Tracked: Taylor Swift’s album folklore; Storytelling, Myths, and Fables


Shania Flores, Staff Writer

Taylor Swift started out as a simple country singer, but when the opportunity arose, she shed her country roots faster than one could say “22.” Red, which was released in 2012, was technically categorized as a country

album with pop hits like “I Knew You Were Trouble,” “22,” and “We Are Never Getting Back Together.” In fact, Swift says her first real pop album was 1989, released in 2014. Since then, she has become a pop superstar. 

Now, Swift has done it again. After the mainstream pop album, 1989, the fiery and self-conscious album, reputation, and the dreamy album, Lover, she has switched lanes again with her first Indie album, folklore. A product of quarantine, and Swift’s stream of thought, folklore presents various characters and stories, told from various points of view. Her lyricism and imagination shine in this album and each song reveals a layer of Swift’s thoughts and gives insight into previously hidden aspects of Swift’s life, both past and present. 

Swift isn’t known for her power-house vocals. She is known for the lyricism and earnestness she presents in almost every song. The songs “betty,” “august,” and “cardigan” symbolize a love triangle created in Swift’s imagination and each is sung from the perspective of a different person. “betty” is a yearning song about teen romance told from the perspective of James, complete with cheating, pride, and a touch of regret. “august” is soft and upbeat, with lyrics revealing the character Inez’s frustration with herself for thinking that James would be hers. “cardigan” looks back from the perspective of Betty herself, with glimmering vocals and lyrics such as  “And when I felt like I was an old cardigan under someone’s bed/You put me on and said I was your favorite” and “Tried to change the ending/Peter losing Wendy, I”. Swift included these lyrics to show that Betty grew and matured like Wendy, who left Peter behind like Betty left James. 

“the 1” is backed by a steady piano, creating both sweetness and sadness. “the last great american dynasty” focuses on the story behind Swift’s Rhode Island home and its former owner, Rebekah Harkness, who married the Standard Oil heir, Bill Harkness. When Bill Harkness died of a heart attack, she was blamed by society and vilified in a way that allowed Swift to draw comparisons between their experiences. The song shines a light on the responsibility of women in society, how one wrong move could ruin everything. “mad woman,” which could very well be the sequel, further explores this notion, and the patriarchal belief that anger in a woman is unwarranted and excessive.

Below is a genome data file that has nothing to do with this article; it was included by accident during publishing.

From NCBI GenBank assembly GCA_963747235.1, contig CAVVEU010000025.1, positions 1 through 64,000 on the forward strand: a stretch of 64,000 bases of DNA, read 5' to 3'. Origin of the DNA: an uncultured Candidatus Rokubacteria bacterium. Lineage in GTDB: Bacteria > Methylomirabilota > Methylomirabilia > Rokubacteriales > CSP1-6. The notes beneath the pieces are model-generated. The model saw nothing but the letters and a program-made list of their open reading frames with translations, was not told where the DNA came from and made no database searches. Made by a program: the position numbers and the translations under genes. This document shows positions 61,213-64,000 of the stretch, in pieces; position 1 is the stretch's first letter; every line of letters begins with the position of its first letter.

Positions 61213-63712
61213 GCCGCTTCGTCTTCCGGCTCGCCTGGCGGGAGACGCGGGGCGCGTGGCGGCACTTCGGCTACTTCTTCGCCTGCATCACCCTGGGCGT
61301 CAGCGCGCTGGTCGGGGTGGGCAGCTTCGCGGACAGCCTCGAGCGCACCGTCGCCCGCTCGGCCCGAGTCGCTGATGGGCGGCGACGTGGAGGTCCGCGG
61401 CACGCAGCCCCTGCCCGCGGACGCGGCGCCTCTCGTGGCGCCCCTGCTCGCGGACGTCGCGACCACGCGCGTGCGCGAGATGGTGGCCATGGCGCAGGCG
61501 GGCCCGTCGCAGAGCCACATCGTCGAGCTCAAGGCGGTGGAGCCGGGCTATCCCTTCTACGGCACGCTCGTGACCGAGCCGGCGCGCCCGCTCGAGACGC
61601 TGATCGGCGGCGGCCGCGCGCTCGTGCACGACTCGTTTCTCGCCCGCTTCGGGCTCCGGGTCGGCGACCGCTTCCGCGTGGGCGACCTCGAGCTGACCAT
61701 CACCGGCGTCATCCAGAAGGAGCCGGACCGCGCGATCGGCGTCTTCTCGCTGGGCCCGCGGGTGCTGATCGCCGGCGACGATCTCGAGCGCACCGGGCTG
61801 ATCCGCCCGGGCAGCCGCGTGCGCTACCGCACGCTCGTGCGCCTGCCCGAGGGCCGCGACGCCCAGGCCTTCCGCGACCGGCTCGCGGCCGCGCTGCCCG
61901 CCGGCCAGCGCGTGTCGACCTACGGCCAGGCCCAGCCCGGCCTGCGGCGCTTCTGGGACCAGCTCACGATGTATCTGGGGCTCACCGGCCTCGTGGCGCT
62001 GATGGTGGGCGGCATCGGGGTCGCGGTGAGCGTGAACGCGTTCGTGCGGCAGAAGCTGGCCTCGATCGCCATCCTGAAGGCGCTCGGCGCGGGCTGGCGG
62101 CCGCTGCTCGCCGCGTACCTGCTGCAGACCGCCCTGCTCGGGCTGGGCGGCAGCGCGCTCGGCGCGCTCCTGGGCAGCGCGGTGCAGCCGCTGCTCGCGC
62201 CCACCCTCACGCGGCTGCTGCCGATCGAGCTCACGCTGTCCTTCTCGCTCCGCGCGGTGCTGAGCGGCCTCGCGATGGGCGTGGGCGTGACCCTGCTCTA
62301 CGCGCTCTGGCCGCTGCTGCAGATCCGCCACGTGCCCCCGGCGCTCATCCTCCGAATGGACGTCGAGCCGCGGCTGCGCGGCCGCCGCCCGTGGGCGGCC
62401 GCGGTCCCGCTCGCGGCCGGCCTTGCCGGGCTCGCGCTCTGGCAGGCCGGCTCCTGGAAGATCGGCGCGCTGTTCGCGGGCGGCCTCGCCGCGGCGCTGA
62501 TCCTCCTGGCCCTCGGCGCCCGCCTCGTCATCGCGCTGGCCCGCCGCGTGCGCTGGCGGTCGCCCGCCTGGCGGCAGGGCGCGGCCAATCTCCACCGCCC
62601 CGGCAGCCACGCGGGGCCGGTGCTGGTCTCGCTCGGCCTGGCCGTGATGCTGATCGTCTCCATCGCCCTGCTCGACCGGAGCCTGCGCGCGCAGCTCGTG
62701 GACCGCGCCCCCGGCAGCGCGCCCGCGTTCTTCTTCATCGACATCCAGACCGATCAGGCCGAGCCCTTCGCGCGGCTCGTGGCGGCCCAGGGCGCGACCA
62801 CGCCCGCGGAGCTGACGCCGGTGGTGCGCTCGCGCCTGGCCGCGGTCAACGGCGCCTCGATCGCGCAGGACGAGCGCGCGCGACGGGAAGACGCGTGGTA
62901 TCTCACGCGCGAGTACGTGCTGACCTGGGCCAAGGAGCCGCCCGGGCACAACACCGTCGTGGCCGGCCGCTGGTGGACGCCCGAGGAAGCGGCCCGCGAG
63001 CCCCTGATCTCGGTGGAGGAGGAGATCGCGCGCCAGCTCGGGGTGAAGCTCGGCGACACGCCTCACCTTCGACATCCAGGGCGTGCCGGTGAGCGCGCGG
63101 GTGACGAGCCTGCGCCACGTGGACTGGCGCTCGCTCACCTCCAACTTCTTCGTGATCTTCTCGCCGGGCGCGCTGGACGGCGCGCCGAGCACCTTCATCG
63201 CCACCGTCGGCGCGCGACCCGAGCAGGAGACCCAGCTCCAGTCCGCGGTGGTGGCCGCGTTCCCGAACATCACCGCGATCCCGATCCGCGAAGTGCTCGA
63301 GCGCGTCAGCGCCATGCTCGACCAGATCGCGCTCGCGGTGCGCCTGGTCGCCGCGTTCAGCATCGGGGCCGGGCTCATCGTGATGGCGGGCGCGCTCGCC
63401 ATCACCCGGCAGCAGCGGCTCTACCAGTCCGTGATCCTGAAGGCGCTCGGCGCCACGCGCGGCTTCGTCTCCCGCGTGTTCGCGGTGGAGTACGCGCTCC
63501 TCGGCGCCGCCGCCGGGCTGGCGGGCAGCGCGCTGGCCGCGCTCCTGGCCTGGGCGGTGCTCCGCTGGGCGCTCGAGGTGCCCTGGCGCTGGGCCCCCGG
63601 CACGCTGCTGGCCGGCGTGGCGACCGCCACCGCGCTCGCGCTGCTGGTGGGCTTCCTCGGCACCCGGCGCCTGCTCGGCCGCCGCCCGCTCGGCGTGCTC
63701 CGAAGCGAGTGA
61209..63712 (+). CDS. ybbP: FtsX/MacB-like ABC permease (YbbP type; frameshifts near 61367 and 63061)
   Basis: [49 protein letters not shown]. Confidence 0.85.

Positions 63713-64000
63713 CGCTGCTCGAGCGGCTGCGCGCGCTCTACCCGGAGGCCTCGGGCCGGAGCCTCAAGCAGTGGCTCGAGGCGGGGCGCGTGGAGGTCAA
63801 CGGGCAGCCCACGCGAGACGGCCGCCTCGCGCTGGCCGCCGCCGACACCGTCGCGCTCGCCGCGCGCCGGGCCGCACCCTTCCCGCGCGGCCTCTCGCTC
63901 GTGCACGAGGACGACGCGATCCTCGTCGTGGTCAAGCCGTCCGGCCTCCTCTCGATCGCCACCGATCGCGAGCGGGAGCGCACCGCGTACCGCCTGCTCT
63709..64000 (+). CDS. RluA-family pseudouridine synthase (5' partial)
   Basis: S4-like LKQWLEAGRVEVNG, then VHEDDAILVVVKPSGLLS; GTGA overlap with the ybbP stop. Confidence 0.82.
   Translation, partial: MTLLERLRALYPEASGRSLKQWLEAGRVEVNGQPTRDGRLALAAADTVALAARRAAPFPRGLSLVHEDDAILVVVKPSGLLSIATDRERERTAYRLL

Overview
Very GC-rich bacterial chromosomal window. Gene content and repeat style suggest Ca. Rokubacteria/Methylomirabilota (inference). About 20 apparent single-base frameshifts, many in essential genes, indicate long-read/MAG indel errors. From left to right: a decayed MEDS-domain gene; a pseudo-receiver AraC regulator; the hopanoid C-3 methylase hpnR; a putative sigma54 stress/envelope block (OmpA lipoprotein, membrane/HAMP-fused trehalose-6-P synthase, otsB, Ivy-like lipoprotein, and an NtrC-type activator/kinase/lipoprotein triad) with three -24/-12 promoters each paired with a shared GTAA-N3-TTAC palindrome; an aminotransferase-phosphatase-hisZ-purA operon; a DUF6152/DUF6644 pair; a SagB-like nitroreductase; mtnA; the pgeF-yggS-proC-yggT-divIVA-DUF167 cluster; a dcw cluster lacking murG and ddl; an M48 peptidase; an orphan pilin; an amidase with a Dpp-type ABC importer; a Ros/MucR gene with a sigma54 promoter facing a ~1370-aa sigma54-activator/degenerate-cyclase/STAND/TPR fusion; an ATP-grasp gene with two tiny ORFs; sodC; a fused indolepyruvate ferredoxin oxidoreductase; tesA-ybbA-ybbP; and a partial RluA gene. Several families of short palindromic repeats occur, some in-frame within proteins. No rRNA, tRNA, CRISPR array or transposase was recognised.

“exile” is the only duet in the album, featuring Bon Iver. The song is filled with pain, regret, and misunderstanding. “seven” is the story of childhood trauma and memories of a friend that aren’t complete. “illicit affairs” is whispered and secretive, showing the gravity of the situation the characters find themselves in. “mirrorball” exudes hopefulness, and is more dream-pop, but still has the folk touches that hallmark the album. “epiphany” is a hymnal ode to heroes in the pandemic and reveals the desire for escapism that so many have felt. “invisible string” reflects Swift’s happiness and hints at aspects of her current love life. 

Swift clearly allowed her creativity to flow during the creation of  folklore. These songs are not meant to be radio hits. These songs are for Taylor herself and for her fans who don’t plan on going away. She may be at her “Beyoncé” point, where her music is unequivocally hers. She is indeed not 22 anymore and she doesn’t dream of it. She’s happy where she is and her music shows it.

Image Credit: “Taylor Swift” by Eva Rinaldi Celebrity Photographer is licensed under CC BY-SA 2.0